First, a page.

Cape Wind will wait much longer for a Federal loan guarantee.
“The Department of Energy (DOE) has notified Cape Wind that our application is not one that can be completely processed by the program’s September 30 deadline and consequently is ‘on hold’ until further resources can be made available to the program,” Cape Wind explained in a statement on Friday.
Cape Wind, of course, plans to construct 130 wind turbines on Horseshoe Shoals in Nantucket Sound. National Grid has agreed to buy half of the energy produced for 18.7 cents a kilowatt, plus an annual 3.5 percent step increase, but Cape wind is still seeking a buyer for the rest. The department of energy loan guarantee would reduce the cost of the energy to Massachusetts residents, Cape Wind explained.
“Cape Wind will continue to pursue the matter,” the company said in the statement. “Cape Wind intends to secure project financing expeditiously so that the United States does not fall even further behind Europe and China where governments have established offshore wind development as an important national priority worthy of support.”
With all the debate over the Federal budget deficit, future loan guarantees might well wind up on the chopping block. The program has doled out most ($1.6 billon dollars) nearly all of the $2.4 million available.
“In light of the impending, statutorily imposed deadline, we expect that all, or nearly all, of the remaining funding will be utilized by a group of other projects already in the pipeline that have the strongest chance of completing all necessary steps prior to the September 30th deadline,” Jonathon Silver, Director of the loan program’s office, wrote on May 10. “Unfortunately, this means that we will simply not have the opportunity to support every project that has applied for the program.”
“Today (May 10) we are notifying a group of companies that are farthest along in the process that we will be working with them to take the final steps required to complete a loan guarantee. Given the rigorous technical, legal, and financial requirements, it is possible that not all of these projects will succeed by September 30th, but each of them will have a chance to compete for the remaining funding,” Silver continued.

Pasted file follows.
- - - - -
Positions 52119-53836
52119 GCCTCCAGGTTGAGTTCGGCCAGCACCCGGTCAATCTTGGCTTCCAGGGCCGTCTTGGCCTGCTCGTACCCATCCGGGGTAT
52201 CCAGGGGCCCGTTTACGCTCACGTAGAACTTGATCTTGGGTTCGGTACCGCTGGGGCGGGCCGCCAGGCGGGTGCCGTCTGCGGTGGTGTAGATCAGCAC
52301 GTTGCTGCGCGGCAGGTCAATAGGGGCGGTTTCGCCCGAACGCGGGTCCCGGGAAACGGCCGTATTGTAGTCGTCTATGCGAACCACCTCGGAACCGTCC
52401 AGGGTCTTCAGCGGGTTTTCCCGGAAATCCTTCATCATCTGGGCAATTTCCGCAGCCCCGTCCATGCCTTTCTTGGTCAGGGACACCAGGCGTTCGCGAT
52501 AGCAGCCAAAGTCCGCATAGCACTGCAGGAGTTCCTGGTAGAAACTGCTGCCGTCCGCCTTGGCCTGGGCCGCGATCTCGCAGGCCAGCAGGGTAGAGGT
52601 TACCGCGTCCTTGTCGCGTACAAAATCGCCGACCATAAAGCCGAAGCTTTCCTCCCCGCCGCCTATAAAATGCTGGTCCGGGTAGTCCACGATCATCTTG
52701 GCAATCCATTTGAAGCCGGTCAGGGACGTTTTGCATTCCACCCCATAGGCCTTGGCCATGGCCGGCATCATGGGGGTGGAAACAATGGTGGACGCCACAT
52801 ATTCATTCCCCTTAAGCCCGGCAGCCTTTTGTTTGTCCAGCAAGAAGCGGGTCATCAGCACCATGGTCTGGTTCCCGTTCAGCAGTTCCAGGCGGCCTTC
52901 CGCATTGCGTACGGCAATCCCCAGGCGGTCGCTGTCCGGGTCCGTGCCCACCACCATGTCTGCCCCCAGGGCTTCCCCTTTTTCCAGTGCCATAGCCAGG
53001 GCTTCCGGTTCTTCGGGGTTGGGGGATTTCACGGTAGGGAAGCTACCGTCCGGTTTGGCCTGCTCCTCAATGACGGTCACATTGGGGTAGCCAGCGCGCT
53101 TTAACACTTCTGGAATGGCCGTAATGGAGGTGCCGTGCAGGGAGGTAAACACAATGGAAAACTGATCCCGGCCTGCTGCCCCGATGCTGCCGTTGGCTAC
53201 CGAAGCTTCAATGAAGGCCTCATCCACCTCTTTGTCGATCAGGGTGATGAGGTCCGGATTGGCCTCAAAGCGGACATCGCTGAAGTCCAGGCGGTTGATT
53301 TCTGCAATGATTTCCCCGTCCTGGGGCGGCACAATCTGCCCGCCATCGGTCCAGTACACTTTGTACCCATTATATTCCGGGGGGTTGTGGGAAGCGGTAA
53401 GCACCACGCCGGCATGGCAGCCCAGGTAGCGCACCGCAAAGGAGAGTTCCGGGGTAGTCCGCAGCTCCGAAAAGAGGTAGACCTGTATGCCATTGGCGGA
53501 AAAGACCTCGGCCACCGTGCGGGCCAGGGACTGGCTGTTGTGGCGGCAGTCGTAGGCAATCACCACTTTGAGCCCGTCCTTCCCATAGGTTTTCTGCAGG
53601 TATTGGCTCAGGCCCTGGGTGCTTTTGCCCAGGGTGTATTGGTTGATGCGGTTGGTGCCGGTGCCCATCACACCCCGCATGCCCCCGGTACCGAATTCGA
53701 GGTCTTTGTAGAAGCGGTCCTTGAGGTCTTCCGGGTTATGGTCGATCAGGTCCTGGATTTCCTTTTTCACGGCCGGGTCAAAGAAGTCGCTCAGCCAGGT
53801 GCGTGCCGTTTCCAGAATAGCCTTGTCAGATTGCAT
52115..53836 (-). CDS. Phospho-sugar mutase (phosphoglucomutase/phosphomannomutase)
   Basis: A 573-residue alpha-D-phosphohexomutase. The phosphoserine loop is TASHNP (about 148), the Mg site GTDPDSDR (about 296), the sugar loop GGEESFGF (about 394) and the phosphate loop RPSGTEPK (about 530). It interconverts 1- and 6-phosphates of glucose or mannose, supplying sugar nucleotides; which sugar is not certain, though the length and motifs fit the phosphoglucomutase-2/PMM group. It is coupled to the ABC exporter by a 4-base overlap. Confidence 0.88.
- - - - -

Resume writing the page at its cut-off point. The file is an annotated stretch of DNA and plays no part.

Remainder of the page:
Cape Wind, however was not in that group – they received worse news.
“Currently, there are a number of projects that are closer to the conditional commitment stage than yours,” Silver wrote Cape Wind. “We expect these projects, if they reach financial close, to utilize all of our remaining appropriation. Given this reality we are unable to continue working on your application at this time.”
“To be clear, your project is not being terminated; it is being put on hold,” Silver pointed out. “If in the future, the Loans Programs Office has sufficient budget resources, we would be pleased to continue our evaluation of your project (but) there is no is no assurance that we will ever be in a position to continue our evaluation of your project.”
The projects foes were not unhappy with this news.
“The news from DOE comes after a failed effort to solicit NSTAR and other utility companies to buy the other half of Cape Wind’s power and is a real setback for this overpriced project,” said Patty Dineen, a spokesman for the Alliance to Protect Nantucket Sound. “Despite the efforts of the Obama and Patrick administrations to paint Cape Wind as a done deal, this project faces numerous challenges: 11 lawsuits, high costs, and lack of buyers and financing.”
|Wind Watch relies entirely
on User Funding